One of the men involved in providing late rap star Mac Miller the counterfeit drugs that caused his death has been sentenced to 17.5 years in federal prison and five years of supervised release. On Monday (May 16), Stephen Walter, 49, stood before U.S. District Judge Otis D. Wright, II for sentencing after previously agreeing to serve 17 years in federal prison under a plea deal he’d struck with federal prosecutors.
However, due to the proposed plea falling below federal guidelines, Judge Wright rejected Walter’s initial plea agreement, instead tacking on an additional six month sentence, as well as five years of supervised release, which Walter accepted.
“The court has elected not to accept that plea agreement. So, sir, if you want, at this point, you can withdraw your guilty plea and go to trial,” explained Judge Wright. “I may as well lay it out, okay. When you continue to engage in this activity even after your activities killed someone, I’m having a tough time not staying within the guidelines.”
Walter, while remorseful, maintained that he was under the belief that the counterfeit oxycodone pills he ordered dealer Ryan Reavis, who was previously sentenced to 11 years in prison in connection with Miller’s death, to deliver to Cameron Pettit, who ultimately gave them to the late rap star, were for Pettit’s personal use, not Miller’s.
Walter also denied knowingly continuing to sell the counterfeit pills after having knowledge of Miller’s death. “My actions caused a lot of pain, and for that, I’m truly remorseful. I’m not that type of person who wants to hurt anybody. That’s not me. But on the paperwork where it says that I continued to conduct in that kind of behavior after I knew that there was death, that’s not the truth, your honor,” Walter said.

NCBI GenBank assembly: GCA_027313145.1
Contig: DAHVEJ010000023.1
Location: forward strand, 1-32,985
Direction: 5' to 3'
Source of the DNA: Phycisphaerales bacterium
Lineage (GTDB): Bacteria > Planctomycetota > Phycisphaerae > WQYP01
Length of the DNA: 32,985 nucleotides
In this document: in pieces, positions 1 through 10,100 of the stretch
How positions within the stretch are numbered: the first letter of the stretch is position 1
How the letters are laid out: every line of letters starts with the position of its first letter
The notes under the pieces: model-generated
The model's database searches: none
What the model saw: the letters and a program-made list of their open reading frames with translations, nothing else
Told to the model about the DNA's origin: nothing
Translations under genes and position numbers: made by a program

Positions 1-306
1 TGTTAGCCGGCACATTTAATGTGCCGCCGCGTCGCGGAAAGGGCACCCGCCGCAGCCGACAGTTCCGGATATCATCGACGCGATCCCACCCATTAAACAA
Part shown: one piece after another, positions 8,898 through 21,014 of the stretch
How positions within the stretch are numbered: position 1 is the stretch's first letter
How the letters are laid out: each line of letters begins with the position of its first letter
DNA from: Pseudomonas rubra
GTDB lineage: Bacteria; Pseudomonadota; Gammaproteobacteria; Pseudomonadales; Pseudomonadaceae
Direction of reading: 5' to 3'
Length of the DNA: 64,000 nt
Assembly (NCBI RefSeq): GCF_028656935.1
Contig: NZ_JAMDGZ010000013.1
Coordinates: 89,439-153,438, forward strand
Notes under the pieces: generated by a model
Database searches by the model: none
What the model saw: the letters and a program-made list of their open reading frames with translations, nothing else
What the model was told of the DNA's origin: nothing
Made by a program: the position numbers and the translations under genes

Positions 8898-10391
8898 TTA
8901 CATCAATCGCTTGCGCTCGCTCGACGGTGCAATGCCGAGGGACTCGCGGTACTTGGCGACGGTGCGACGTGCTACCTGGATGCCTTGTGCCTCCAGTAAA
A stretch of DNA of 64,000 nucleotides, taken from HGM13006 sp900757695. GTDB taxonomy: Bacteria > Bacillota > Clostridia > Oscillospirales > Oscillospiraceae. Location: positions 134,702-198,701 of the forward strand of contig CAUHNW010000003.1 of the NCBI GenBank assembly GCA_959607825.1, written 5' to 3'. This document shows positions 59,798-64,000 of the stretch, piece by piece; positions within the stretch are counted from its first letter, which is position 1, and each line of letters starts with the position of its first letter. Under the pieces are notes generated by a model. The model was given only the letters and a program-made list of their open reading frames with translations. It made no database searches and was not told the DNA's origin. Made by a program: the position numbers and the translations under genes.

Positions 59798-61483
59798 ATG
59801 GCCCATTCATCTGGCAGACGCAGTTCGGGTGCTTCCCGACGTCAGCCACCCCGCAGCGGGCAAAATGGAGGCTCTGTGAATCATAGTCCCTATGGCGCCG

Still, Walter’s statement fell on deaf ears as Judge Wright questioned the validity of his claims while pointing to the deadliness of fentanyl-laced drugs while giving his judgment. “This was a human being who unwittingly took something that will flat out kill you, and I have no idea why we have people out here dealing in this stuff, peddling this stuff. This is what upsets me. Everybody now knows this stuff will kill you. I need to be quiet because I’m talking myself into something stratospheric.”
A statement from Miller’s mother, Karen Meyers, which was also read at Reavis’ sentencing, spoke on her memories of her son and their close relationship. “My life went dark the moment [my son] left his world. [He] was my person, more than a son. We had a bond and kinship that was deep and special and irreplaceable. We spoke nearly every day about everything—his life, plans, music, dreams.”
“His laughter was infectious and bright. My love for him was unparalleled, and I felt the same from him,” she wrote. The hole in my heart will always be there.”“He would never knowingly take a pill with fentanyl, ever. He wanted to live and was excited about the future.
Mac Miller passed away on Sept. 7, 2018 from a lethal cocktail of fentanyl, cocaine, and alcohol, according to the Los Angeles County Medical Examiner and Coroner. He was 26 years old at the time of his death.